We discovered that community comment using the public posting site in the archive Nature Precedings is a popular and efficient way to conduct peer review of certain papers. This process is important when we are proposing consensus standards for data release, data analysis and research practice (Editorial, “Discussing Standards,” Nat. Genet. 42, 915, 2010). We are now pleased to collaborate with the AGXP and the X PRIZE Foundation (p 175) to collect your ideas on ways in which to find the best practice in genome sequencing and assembly to be built into their validation protocol.

In this community review, we are asking those offering comments to trust that the AGXP authors will take all scientific comments into account. It is the journal's view that if the arguments are cogent and logical, that trust will be honored. Dissenting scientific arguments are welcomed by the corresponding authors and by us and may be posted to Nature Precedings (http://precedings.nature.com/collections/human-genome-sequencing) as comments or independent preprints. We will also post comments (you may choose to remain anonymous provided you identify yourself to the moderator) to Free Association (http://blogs.nature.com/ng/freeassociation/).

The AGXP is a contest as well as a standard-setting effort, so the advice from the research community will be interpreted and applied by the AGXP Foundation as they see fit. They have declared that the judging process will be as transparent as possible and we must accept that in the interests of fairness, we must allow the judges considerable discretion. As an example, the judges may need to keep secret some of the regions that will be sampled in the validation protocol, at least until the award is made.

How complete is a 'finished' genome? For discovery of human genetic variation and for association of gene variants to traits, sequencing to increasing depth yields useful and asymptotically better results. Practically, sequencing efforts must stop somewhere and for prediction of traits and outcomes for an individual, the sequence generated must show not only all the alleles carried, but their genotypic context, including phase.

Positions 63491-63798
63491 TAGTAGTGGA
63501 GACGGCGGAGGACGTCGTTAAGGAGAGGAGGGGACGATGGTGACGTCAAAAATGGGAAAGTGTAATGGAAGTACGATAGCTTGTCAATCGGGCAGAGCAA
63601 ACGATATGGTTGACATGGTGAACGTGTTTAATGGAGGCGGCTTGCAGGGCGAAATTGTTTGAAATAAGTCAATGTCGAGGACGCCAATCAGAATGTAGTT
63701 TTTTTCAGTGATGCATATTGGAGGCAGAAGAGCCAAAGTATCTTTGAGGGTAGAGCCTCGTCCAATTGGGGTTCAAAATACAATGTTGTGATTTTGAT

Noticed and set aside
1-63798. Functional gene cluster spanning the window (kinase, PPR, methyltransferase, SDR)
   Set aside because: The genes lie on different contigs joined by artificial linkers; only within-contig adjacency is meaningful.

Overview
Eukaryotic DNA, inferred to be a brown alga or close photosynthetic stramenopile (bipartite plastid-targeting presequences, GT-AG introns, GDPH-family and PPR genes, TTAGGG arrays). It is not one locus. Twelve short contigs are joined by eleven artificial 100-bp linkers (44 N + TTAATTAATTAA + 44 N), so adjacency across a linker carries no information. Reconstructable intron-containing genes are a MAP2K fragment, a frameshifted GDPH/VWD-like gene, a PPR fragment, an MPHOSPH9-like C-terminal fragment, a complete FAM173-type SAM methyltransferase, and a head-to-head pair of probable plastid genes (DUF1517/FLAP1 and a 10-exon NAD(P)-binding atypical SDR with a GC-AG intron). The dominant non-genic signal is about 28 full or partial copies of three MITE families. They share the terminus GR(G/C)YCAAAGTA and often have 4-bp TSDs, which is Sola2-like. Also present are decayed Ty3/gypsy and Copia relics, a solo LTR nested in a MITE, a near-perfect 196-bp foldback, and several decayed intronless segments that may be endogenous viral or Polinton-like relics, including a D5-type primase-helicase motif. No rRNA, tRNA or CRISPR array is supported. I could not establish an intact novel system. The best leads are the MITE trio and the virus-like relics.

We anticipate that consensus reached for the purpose of judging the prize should also guide future best practice for individual genome sequencing. The fact that many will need to view and compare the same set of sequences in a short span of time will exert pressure to produce more efficient browsers and other software useful not only in meeting prize criteria for assembly and base calls, but for annotation and interpretation of the resulting high quality sequences.

Setting the choice of samples to be used in the contest through community consultation has potential benefit as well. We suggest that diverse groups not participating in the technological contest can gain from donating appropriately consented DNA samples for the competition because these will be sequenced many times over and thoroughly scrutinized during the competition. Partial sharing of samples provides a common standard and leverages the research in an obvious way. If ten groups were to donate just ten samples each, then each group would have access to a set of reference sequences ten times larger than they could have achieved by their own efforts. Add the prize contest and the reference set becomes many times deeper too.

Obviously, it is possible to make criteria more stringent, especially by suggesting validation tests to make the judging more onerous yet resulting in increased costs to run the prize. We very much hope that with many eyes on the prize, the reverse will be true and that stakeholders will streamline the judging process to make it more efficient and economical to achieve.